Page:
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New High Eff Gas Boiler (9 Posts)
New High Eff Gas BoilerHey All..
Trying to find the best replacement for my old boiler...Two quotes so far have been for Buderus 142 and the Lochinvar 105 any suggestions. I am worried about the aluminum heat xchanger
Happy with our Navien Combi so farDepends on the size of you place.
We have a Navien Combi boiler which also does hot water. It is much less expensive then other options we priced out. It just has not been out for 20 years yet and their initial models with an aluminum exchange was not so good. Now they only sell their stainless higher end unit. Ours is very efficient and works really nicely.
Heard good things about Triangle Tube as well. They were not enough to meet our hot water needs for 3 bathrooms though, hence the Navien. Depends on the size of your place.
If you go Navien, make sure your installer knows how to install it correctly. Also, get the outdoor sensor as well.
Ask around with folks that own them and get their opinions.
Home ownerIn regards of your intention not to give up I remember one girl saying about a man who stocked her, it is better to give up than fight.Gennady Tsakh
Absolute Mechanical Co. Inc.
www.AbsoluteMechanicalCoInc.comThis post was edited by an admin on September 17, 2013 9:16 PM.
ApplicationI am personally a big fan of the firetube heat exchanger that triangle tube introduced and is now being offered by lochinvar and others.I share your concern about aluminum. The problem seems to be worse with certain water conditions.
There are some applications where the combi units make sense. The issue with instantaneous combi boilers is that once you size the boiler for your Domestic water needs, you are extremely oversized for your heating load. This is bad for efficiency and maintenance.
The triangle tube prestige excellence combi and the new viessman combi have internal tanks which require less BTU's for domestic water.
I would find a company that is willing to do a heat loss calc on your home and evaluate you domestic water needs to get you the right product. Sizing and installation are very important.
Turn Down Ratio for Combi unitsIf you look at combis, the turn down ration is important.
Running the hot water side takes more energy. Then switching back to heat uses considerably less. Our particular Navien 240kBTU unit for example, goes from 199k all the way down 20k with pretty good efficiency on the heat side. Assuming you have the modulation temp sensor hooked up. That means on cold days you may run your loops at 180 degrees whereas on somewhat warmer winter days, a slow steady burn with 130 degree loop temps will do just fine. Then the unit can dial down its heat provided to a slower and less energy steady burn. So on these modulating units, they are a bit more forgiving on sizing.
Some of the other units like Triangle Tube don't offer such a large turn down ratio, hence you may not meet your hot water needs with them. Its too bad they don't make a larger hot water capacity on their units.
The hot water flow at the coldest day in the year is also another factor. The combis lose pressure the colder the input water temp. SO if it has to raise the temp 77 degrees, it may only put out 5.5 gallons per minute (ex. a low flow shower head is about 1.5). In the summer you would get maybe 11 gpm since the delta of temp is much less. The Triangle tubes and others usually have much lower flows. They have buffer tank, but that is only for a limited set of gallons, then the pressure drops (ex. what the sales brochure does not tell you!). We had a salesman pushing us really hard on a Champion and trying to convince us three people could all shower at the same time in the dead of winter. Triangle Tube support disagreed with his analysis. We appreciated their honesty.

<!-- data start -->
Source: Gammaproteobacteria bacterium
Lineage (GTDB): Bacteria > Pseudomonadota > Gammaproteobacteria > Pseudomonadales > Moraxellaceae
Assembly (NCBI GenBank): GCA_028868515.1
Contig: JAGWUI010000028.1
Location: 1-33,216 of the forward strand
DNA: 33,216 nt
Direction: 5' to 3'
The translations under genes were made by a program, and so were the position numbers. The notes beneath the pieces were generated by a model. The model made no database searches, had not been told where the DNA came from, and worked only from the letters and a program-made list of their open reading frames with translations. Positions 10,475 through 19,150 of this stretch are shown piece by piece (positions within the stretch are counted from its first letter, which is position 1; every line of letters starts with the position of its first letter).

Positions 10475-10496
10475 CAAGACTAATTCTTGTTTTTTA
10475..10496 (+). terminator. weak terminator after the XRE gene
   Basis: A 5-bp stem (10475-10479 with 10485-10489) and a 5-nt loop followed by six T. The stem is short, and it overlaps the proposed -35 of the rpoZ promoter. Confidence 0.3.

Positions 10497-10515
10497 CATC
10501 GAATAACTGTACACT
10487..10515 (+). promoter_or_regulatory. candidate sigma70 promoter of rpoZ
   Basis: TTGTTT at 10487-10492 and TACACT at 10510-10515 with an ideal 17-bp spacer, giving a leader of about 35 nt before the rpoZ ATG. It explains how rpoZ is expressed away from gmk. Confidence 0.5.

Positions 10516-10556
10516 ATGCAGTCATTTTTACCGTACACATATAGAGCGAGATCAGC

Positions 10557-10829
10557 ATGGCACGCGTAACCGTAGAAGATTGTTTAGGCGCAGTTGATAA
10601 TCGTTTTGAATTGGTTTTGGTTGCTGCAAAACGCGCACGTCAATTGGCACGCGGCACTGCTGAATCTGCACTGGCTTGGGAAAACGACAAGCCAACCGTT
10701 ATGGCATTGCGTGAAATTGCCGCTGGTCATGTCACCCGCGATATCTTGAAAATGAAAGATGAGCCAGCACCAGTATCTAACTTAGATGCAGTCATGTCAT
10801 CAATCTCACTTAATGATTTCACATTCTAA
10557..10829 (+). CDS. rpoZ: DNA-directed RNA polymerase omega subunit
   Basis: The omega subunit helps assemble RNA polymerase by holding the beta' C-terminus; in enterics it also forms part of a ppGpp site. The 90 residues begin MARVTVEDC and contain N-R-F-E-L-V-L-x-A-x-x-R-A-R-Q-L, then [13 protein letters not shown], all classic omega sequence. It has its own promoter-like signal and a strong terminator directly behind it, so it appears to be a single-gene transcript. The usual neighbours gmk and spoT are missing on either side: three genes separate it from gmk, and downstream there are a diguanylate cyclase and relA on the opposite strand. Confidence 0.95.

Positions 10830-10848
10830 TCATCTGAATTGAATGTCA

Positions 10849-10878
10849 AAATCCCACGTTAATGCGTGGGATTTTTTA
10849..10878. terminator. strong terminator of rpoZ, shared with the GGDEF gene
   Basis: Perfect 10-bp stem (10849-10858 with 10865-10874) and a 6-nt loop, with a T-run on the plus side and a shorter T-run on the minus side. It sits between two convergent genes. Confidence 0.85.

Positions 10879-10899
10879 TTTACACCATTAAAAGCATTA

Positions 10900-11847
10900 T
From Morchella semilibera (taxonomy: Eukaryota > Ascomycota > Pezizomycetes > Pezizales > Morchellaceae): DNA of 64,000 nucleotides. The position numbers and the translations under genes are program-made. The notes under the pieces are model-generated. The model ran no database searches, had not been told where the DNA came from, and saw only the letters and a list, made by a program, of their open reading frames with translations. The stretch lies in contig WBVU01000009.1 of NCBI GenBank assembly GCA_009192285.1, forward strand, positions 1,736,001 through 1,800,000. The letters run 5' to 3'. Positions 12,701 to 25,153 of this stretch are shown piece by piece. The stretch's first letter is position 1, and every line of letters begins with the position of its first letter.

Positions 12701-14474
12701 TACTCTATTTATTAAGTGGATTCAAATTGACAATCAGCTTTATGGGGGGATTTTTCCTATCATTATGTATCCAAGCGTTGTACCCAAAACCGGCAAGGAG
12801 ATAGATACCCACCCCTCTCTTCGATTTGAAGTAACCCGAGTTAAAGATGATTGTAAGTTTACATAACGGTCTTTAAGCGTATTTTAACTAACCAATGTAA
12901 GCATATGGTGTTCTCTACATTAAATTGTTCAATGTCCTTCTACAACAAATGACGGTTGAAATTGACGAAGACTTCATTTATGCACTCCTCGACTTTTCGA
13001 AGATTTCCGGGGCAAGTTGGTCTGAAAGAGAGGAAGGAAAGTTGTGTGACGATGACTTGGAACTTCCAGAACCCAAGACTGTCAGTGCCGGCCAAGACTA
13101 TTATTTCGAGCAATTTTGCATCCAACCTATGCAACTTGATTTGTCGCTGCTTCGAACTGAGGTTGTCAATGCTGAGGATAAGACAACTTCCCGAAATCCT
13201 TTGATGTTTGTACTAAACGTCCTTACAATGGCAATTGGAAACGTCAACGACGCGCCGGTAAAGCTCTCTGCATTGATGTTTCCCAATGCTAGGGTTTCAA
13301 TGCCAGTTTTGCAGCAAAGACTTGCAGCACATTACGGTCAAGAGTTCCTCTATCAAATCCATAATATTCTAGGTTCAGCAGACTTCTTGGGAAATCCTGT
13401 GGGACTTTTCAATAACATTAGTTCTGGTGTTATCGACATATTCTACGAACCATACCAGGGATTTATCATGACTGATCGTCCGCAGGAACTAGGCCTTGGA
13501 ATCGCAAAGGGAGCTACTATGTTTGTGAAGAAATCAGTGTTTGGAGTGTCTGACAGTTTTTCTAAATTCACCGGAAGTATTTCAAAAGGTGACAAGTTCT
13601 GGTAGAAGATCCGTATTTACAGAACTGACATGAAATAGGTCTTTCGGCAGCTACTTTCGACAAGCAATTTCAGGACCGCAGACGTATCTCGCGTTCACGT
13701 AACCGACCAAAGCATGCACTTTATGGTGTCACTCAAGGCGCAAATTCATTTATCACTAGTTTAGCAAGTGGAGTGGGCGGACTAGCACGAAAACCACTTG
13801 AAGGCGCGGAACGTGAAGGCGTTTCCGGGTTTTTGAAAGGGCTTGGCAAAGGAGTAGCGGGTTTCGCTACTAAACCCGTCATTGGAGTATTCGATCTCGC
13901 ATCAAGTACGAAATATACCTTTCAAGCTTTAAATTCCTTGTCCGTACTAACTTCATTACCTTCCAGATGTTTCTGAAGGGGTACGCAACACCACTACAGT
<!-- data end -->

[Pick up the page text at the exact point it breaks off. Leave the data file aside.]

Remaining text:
From what we learned, the combi units are sized on domestic hot water first, then checked to see if your heat loss properly falls within the efficiency range of the turn down envelope. We have a properly sized unit and glad we did the homework with the advice of many good professionals and learned what advice was bad as well.
Make sure your installer sizes it correctly. Lots of factors to consider to choose wisely.
Effeciency and paybackI'm with Carl -- show me the efficiency curves. A properly sized modulating boiler running on outdoor reset spends the overwhelming majority of its time firing at the lower end of its range. In purpose-built condensing boilers, this also delivers the highest efficiency, maximizing return on the investment.
InstantaniousInstantaneous heaters will never be as efficient as those with a tank. There are so many short cycles from all the small draws of water. Every time someone fills a glass or washes there hands the boiler is short cycling. It is rare that you need 200K/BTU over a long period of time. Keep in mind your typical electric water heater only produces about 17K/BTU. It can do this for one reason, storage.
A boiler with a tank will always run long efficient cycles if it is sized and installed correctly.
I have asked both Triangle and Viessman about high turn down ratios. Both companies have deep roots in Europe and are leaders in condensing boiler technology. Both companies say that efficiency drops significantly at high ratios. I mentioned that other companies are claiming 20 to 1. They just smiled and asked if they have DOE tests to support the efficiency at those ratios.
I have no idea where homeowner one lives, ground temps do not vary much between summer and winter. Maybe 10 degrees? I can't follow the thinking where the delta t in the Summer is 1/2 what it is in the Winter.
In New JerseyYes, I would imagine that incoming ground temps probably don't vary that huge of a range as well. Agreed.
Those are probably extreme climate examples. We don't get Alaska winters over here!
Lochinvar fire tubeIs a swish. Excellent controls